Palladia_HDRemember when MTV and VH1 showed videos? Every time Weird Al came out with a new album, we’d be treated to AlTV, with the MTV jingle played on an accordion. Flip on the TV, you could see Head Bangers Ball, Alternative Nation, or Yo! MTV Raps. And of course, those classic Spring Break runs in the late eighties and nineties. MTV really meant “Music Television.” VH1 was its mellower little brother. The only glamor shows were House of Style, and while MTV treated us to Liquid Television and Aeon Flux for cartoons, Beavis & Butthead still poked fun at videos. It was a music show in disguise.

And then the music disappeared. MTV and VH1 became reality television. After all, if you wanted videos, you had YouTube. Right?

Well, sorta. If you wanted new music or music you didn’t normally listen to, there was no outlet on television. Radio had become pathetic with its corporate behemoth owners and limited playlists. Half the time I watched saw the Grammy lists, I had no clue who anyone was. New music had become American Idol. And American Idol had become embarrassing to admit watching.

Then I stumbled onto Palladia. It was one of the cable company’s Hi-Def offerings. What were they showing? Rock festivals. Hip hop festivals. Later With Jools Holland. Live from Daryl’s House. I saw new music. Live. I saw bands I never heard of. I started making it my weekend ritual to DVR as much Palladia as possible.

It’s hard to see new music live when you live in a town like Cincinnati that supports only wedding bands. There’s iTunes, but you have to hunt for new bands and hope you stumble onto something. Pandora helps, but again, you’re somewhat limited by the format.

I’m enjoying Palladia as long as the format remains the same. Hopefully, MTV Networks won’t decide to squeeze it dry by changing it to yet another reality show channel, the way MTV and VH1 have become, or like Disney has done to History and A&E. If they do, the last video Palladia should play is Bruce Springsteen’s “57 Channels and Nothing On.” Until then, I eagerly await new shows live from Daryl’s house.

Thursday Reviews: 80 Million Eyes by Ed McBain

80 Million Eyes

Ed McBain

Stan Gifford is a popular comedian. Popular, that is, to the 80 million pairs of eyes that tune into his show every Wednesday night. He is not popular with the staff of his show, not his head writer, not his wardrobe matron, not his long-suffering producer. So when Stan drops dead in front those 80 million eyes, his doctor rushes to the studio and tells Detective Meyer Meyer of the 87th Precinct that an autopsy may be in order. Turns out Gifford was poisoned. For Meyer and Carella, it’s a few days of frustration as everyone trips over themselves to make sure they aren’t suspects.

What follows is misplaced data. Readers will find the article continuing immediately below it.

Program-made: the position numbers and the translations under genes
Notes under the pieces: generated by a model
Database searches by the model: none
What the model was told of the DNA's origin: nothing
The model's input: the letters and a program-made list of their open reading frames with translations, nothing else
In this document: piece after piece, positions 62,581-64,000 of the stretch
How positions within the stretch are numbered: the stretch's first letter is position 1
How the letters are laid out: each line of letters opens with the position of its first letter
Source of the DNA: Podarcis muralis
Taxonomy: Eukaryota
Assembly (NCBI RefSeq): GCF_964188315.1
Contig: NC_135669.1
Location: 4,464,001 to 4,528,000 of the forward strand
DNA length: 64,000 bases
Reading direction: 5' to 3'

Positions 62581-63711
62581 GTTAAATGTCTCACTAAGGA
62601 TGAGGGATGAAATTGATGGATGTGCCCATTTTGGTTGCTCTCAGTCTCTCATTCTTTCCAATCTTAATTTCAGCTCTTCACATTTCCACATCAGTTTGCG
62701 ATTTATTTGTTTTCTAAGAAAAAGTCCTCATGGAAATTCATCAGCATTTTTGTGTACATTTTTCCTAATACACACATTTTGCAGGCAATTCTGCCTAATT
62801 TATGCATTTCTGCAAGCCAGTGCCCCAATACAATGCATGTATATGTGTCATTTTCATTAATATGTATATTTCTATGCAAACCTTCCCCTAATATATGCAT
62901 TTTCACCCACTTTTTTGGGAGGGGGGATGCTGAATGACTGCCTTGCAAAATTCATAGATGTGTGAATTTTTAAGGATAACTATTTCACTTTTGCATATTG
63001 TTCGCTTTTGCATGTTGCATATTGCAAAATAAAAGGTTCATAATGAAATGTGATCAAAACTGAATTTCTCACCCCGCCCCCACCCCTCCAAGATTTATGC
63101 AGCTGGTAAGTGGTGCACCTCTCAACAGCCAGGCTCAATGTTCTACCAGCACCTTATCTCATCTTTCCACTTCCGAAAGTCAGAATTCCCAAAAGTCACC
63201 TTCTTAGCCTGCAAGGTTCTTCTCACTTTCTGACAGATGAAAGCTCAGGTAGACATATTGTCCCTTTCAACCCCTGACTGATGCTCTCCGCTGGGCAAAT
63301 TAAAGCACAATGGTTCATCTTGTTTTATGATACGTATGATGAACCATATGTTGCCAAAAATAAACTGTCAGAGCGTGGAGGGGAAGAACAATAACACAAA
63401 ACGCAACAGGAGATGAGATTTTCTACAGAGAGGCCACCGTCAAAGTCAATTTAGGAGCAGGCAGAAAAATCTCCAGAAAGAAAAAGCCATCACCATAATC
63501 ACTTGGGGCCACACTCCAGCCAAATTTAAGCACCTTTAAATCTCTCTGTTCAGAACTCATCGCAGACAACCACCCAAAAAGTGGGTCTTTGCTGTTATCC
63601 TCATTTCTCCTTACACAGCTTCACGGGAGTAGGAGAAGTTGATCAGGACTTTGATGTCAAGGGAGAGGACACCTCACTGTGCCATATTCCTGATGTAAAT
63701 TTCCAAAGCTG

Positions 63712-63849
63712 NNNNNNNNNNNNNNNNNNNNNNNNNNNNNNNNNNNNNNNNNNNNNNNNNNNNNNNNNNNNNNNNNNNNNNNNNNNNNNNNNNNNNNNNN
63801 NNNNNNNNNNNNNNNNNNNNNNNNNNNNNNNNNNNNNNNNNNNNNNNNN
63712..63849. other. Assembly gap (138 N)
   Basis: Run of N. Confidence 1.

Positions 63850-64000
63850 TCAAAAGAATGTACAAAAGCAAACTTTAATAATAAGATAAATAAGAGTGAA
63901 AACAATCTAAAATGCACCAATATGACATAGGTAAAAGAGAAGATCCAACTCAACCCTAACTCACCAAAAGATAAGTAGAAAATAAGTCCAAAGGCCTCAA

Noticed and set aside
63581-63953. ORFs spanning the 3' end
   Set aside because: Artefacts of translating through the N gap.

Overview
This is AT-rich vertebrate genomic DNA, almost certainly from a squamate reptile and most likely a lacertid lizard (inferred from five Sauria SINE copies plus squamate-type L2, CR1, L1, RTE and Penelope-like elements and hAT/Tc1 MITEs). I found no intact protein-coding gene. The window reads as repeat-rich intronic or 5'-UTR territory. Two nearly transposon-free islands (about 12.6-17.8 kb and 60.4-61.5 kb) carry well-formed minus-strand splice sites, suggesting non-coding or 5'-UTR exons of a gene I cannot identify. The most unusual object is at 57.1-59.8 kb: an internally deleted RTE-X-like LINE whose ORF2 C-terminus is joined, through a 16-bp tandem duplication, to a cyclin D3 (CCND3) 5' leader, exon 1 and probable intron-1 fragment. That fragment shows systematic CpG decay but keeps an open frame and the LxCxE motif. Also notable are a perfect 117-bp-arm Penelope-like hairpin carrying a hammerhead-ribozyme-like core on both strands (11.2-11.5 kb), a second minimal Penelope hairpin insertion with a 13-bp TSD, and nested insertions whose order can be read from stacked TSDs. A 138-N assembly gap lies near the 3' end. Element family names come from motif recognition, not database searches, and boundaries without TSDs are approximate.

Meanwhile, Bert Kling investigates an assault on a familiar face. Cynthia Forrest, whose father was killed by the same sniper that killed Kling’s fiancee, is not thrilled to see who the 87th sent to track down her stalker. Nonetheless, the stalker has beat up a fellow officer. Kling decides to draw him out as he seems to think he’s Cynthia’s new boyfriend. The stalker manages to attack Cynthia, putting her in the hospital.

Around the time Kling draws him out, Meyer and Carella figure out how a fast acting poison no one saw Gifford take killed him in front of a nationwide audience.

It’s an interesting 87th. Kling is not so dark in this one. Indeed, in the previous 87th Precinct novel, he was nearly kicked off the force. Meyer and Carella are involved in one of McBain’s favorite gambits, a classic whodunnit.


Kennedy announcing moon projectJohn F. Kennedy not only should have been alive during my lifetime, but he should have had the opportunity to be the first sitting president in my lifetime. Instead, the gunshots from his assassination were still echoing throughout the world on the day of my birth in 1966.

Kennedy had a lot in common with two other twentieth century presidents, Theodore and Franklin Roosevelt. The Roosevelts came from a wealthy northeastern family and saw public service as an obligation, as did Kennedy. Like the Roosevelts, Kennedy also went against the dogma of his class, including his father, Joseph P. Kennedy.

But if you had to compare Kennedy to either of the Roosevelts, it would have to be Franklin. Theodore worked most of his life, even though he did not really need to. He was a rancher, legislator, civil servant, and soldier before becoming vice president. Franklin was more the idle rich youth shepherded early on by his mother before coming into his own during his thirties. Likewise, Jack Kennedy was an aimless student at Harvard, having to endure comparisons to his brother, Joseph Kennedy, Jr., whom Joe Kennedy originally wanted to become president. In this respect, Jack (and brother Joe) had a lot in common with another Ivy League son of a man with dynastic ambitions, George H. W. Bush, whose father Prescott also had dynastic ambitions.

When Joe went off to war, Jack emerged from his shadow and majored in government at Harvard, turning a thesis into a best-selling book, Why England Slept. It would be the beginning of a life-long obsession with foreign policy. He followed his brother Joe into the service, joining the Navy at the start of America’s involvement in World War II. It was here Kennedy’s sexual compulsions would get him into trouble. While working for Naval Intelligence, he began an affair with a reporter named Inga Arvad. Unfortunately, the FBI suspected Arvad of being a Nazi spy. Kennedy transferred to another post, then to the Great Lakes, and finally became a PT boat commander in the South Pacific. During his time in the South Pacific, Kennedy endured a harrowing two days at sea after his boat, the PT 109, was destroyed by a Japanese destroyer. Kennedy was decorated for his bravery, though the loss of two of his crew would forever haunt him.